Joanne's Trailer Diary
Teardrops caught my eye a number of years ago when I watched a television show that highlighted these cute little trailers. Their diminutive size along with their art-deco shape immediately captured my attention. I found a number of online forums where owners and builders gathered to discuss their trailers. After spending quite a bit of time reading through the forums I decided that I might be able to build one myself.
Here's Dave trying out my first attempt at building a teardrop. I didn't realize that the plans I have are half-scale! Back to the drawing board.
Although I love the classic shape of a teardrop, for a number of reasons I have decided to build what is often referred to as a Grasshopper. A Grasshopper is functionally identical to a teardrop, with a small sleeping compartment and a rear galley, but has an angular shape rather than the rounded shape of a classic teardrop.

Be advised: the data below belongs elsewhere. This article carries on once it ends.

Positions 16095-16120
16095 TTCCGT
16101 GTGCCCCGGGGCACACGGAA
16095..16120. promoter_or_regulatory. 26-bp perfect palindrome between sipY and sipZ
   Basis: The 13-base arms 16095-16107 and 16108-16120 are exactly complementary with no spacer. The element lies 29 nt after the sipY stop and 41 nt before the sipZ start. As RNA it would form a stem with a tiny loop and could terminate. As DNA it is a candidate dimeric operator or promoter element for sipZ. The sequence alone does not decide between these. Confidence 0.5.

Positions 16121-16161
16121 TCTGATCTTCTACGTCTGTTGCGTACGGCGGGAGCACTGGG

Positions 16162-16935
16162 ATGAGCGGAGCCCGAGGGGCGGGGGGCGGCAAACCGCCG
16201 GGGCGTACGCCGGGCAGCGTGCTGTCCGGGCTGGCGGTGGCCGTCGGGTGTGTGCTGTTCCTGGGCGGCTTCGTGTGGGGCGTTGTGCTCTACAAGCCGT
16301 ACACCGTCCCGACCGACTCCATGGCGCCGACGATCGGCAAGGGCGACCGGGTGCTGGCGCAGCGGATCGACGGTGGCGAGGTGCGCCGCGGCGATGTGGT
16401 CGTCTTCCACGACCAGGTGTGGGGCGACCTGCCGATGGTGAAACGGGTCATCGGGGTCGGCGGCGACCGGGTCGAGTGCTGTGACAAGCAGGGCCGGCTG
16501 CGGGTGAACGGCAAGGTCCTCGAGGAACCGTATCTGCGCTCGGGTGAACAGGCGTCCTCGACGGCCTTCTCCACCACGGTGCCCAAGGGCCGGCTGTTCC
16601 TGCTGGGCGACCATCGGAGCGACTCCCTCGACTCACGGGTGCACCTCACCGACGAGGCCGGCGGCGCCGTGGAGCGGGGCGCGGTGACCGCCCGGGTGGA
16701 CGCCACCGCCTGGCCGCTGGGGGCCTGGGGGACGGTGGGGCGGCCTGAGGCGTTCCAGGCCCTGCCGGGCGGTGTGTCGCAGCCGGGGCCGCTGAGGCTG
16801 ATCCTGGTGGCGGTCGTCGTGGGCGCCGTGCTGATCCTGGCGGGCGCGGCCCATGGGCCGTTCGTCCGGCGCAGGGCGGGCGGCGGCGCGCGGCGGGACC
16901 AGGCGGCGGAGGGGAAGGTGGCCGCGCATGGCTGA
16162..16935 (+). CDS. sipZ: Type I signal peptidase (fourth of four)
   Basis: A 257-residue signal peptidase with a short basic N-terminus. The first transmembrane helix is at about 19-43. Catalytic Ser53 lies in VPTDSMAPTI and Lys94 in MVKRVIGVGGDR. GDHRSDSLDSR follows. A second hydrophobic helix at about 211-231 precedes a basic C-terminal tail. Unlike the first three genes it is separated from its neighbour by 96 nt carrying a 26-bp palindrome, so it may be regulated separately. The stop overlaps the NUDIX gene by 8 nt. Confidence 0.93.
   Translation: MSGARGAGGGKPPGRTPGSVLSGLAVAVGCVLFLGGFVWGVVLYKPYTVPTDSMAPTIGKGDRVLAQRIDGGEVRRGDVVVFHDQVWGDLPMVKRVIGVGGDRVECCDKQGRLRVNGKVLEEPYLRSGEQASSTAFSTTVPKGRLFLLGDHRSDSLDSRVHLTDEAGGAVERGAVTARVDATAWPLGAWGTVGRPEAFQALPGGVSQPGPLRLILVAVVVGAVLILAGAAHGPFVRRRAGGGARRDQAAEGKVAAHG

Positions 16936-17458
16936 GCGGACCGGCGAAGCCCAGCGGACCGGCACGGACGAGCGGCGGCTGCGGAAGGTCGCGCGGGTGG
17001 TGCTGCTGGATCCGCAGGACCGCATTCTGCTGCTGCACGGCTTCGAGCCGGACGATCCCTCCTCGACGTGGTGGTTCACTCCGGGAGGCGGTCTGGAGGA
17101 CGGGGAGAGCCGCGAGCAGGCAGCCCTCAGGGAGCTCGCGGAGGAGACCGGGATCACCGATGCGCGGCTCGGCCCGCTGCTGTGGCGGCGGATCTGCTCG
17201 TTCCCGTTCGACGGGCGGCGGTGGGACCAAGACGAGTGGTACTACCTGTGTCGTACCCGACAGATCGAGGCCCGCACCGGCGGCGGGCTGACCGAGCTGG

Recently I have started thinking about the whole trailer concept again. This time I started thinking about how I would use the trailer rather than how I wanted it to look. I finally concluded that I want a trailer that strikes a balance between looks, functionality, cost, and amenities. I'm not going on the "Show Trailer" circuit, rather I want something I can hook up to my SUV on the spur of the moment and head out camping. Once I realized that my main goal was camping rather than impressing people with my craftsmanship, the design came together quite easily.
I have some skill in metal work, but almost no experience in wood work. Because of that I'm going to try to minimize the amount of wood work. With that in mind I came up with the following goals:
- Structurally strong
- Simple construction techniques
- Minimize cost
- Simple cabinetry
- Wide enough to comfortably sleep two ( I often have friends join me camping)
- Reasonable build time
This has led me to some specific design/construction criteria:
- Start with the existing boat trailer I have
- Use a grasshopper profile rather than a teardrop profile to simplify construction
- Use a Formica counter top from Home Depot in the galley
- Use plastic storage bins rather than constructing drawers
- 12v only, no 110v
- No sink or plumbing
- No built-in stove
Here are a couple of drawings I did to see if I could find a shape I like.
Follow along as I try to build my "Desert Dawg"!